Mornings were never my thing. I have been accused of a lot of things but I've never been accused of being a morning person, whatever that may mean. So my foul mood was a given since I had been dragged out of bed at 5 30 a.m. and put in the driver's seat of our car. This was dad's doing. Ever since he's retired, he's declared himself too old to drive unless he has run out of options. Mom says he gets a kick out of sitting in the back seat while his sons drive him around. In any case, thanks to a combination of factors, not the least important of which was the fact that my aunt and her family who were visiting us needed to catch a train at 6 a.m., I was staring bleary-eyed out into whatever bits of road were illuminated by the headlamps. I made a mental note to myself to get the lamp checked; the dim was focused too low on the road.
Having accomplished the task of making sure my aunt and family caught their train, we were on our way back. I was too sleepy to talk, and dad must've understood that since he was silent. Stray bits of conversation revolved around what route to take back home - I was unsure of my hometown roads and they had changed a lot in the decade I was away. As we reached the dual carriageway near palarivattom junction, I got into the inside lane with a plan to gun it and head home to bed as fast as possible. As I was about to place my reputedly heavy foot on the accelerator pedal, a mini-lorry overtook us on the outside lane and then cut in front of me without warning. I had to slam on the brakes to avoid a collision, and we were both shaken out of our silence.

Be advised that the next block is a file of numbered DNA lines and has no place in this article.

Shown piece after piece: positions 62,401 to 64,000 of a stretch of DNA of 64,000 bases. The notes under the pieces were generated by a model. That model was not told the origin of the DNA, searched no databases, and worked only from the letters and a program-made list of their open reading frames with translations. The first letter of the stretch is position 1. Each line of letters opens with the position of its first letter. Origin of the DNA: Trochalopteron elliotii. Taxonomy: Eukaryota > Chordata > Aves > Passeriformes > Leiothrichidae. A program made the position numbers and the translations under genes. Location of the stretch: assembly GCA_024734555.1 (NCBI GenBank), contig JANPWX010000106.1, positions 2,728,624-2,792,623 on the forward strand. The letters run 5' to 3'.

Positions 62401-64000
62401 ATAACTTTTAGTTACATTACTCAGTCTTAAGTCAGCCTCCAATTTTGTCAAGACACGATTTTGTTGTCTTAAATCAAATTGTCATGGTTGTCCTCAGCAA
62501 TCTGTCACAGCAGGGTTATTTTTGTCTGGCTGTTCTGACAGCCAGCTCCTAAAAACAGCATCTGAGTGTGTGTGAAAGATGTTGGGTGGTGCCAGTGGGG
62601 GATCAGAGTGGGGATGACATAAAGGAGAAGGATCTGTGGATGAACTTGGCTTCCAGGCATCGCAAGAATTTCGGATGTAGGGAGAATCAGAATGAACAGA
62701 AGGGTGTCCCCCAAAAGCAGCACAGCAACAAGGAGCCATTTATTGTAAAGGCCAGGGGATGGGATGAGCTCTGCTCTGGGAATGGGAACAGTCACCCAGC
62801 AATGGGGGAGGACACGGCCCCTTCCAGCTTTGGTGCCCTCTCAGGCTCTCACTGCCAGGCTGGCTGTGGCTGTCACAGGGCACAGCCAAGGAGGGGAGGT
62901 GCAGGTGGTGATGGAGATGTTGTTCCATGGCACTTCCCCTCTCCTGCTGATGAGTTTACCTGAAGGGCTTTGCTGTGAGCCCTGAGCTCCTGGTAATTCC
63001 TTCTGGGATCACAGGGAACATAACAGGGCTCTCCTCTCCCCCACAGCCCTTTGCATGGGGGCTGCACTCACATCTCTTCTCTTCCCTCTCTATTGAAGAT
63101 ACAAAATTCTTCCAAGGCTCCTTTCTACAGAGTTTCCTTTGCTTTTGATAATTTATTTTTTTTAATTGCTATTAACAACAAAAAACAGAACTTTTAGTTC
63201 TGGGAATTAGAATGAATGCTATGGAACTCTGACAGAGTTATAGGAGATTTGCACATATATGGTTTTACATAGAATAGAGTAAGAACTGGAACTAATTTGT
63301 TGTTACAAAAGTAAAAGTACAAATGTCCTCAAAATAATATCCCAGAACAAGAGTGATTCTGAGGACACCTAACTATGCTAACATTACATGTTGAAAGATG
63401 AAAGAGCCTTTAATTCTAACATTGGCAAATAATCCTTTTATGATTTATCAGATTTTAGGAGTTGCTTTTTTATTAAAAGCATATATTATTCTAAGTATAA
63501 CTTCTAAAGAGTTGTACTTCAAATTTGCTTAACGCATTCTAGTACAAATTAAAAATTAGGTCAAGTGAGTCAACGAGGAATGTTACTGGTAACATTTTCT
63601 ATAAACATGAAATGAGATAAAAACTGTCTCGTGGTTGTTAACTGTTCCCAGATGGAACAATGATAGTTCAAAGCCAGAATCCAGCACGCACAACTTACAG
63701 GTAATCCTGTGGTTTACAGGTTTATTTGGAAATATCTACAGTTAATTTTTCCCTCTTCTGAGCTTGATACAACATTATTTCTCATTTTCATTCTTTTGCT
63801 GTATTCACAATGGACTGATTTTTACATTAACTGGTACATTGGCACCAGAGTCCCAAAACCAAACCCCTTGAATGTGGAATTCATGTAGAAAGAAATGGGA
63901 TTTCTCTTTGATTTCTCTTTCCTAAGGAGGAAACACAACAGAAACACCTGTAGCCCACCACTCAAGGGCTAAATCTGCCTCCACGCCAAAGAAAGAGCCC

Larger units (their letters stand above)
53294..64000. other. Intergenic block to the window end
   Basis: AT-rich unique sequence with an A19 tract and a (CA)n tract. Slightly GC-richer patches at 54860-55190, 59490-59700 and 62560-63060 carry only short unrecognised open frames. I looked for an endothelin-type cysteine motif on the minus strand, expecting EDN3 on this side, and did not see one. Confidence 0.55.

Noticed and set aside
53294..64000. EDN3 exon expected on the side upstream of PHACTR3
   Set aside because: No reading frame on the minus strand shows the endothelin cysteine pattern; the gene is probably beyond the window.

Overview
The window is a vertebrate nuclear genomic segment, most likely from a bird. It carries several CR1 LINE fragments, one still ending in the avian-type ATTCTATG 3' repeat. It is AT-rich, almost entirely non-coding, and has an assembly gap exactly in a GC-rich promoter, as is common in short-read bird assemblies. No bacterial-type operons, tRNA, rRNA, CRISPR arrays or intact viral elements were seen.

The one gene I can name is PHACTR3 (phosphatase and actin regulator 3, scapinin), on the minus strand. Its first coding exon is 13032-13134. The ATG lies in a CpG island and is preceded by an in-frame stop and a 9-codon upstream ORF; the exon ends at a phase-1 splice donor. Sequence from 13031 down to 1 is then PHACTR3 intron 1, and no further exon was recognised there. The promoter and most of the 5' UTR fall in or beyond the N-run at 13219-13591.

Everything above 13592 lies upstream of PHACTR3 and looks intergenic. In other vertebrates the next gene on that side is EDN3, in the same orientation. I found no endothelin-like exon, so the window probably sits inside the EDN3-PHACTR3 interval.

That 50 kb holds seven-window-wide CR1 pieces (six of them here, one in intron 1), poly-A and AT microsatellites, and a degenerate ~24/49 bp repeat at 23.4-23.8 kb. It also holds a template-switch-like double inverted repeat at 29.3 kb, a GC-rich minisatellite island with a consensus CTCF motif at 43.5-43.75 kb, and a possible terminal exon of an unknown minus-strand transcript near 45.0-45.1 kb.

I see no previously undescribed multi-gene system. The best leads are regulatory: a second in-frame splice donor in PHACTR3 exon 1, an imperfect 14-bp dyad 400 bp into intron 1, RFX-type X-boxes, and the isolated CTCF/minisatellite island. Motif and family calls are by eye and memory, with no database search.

The first thing that came to my mind was an expletive, but I have over time developed the ability to shut my potty mouth when my parents are around. I was indignant. I had done everything right, and if the lorry wanted to overtake, all he needed to do was indicate that and I would've got out of his way. I floored the pedal and the car lunged forward.
"What are you doing?", said dad.
"Catching him," I said. "He can't get away with this."
"Let it be," said dad. "It's pointless trying to teach him a lesson"
We were gaining on him. "If people don't tell him he's an ass, he'll continue pulling stuff like this", I said.
"He could be a thug". "Don't worry, nothing's gonna happen".
When that change of track didn't work, dad fell back to his earlier point that the lorry driver will not get the message. I was right on his tail, looking for an opening to overtake. I was going to do this right, without stooping to his level of overtaking on the wrong side. Dad was telling me that it was pointless getting angry at people on the road, because there were simply too many of them. He prided himself on driving all his life in a way that had caused no one ever to get angry at him. I remembered the time when I had started driving, and he was ashamed when my overconfidence once caused a policeman to shout at us.
I got my opening, and the car surged ahead of the mini lorry. Dad paused for a second and said, "It's an old man."
I shot ahead, cut in front of him, and slammed the brakes, forcing him to do the same. Dad rolled down the window, shook a fist at him, and returned to lecturing me about how it was of no use getting angry at an old man who would probably continue driving like this for the rest of his life. As we drove off, I marveled at how he could teach me the right things while still playing on my team.
I daren't tell him how I tried something similar with a bus driver while I was on my motorcycle.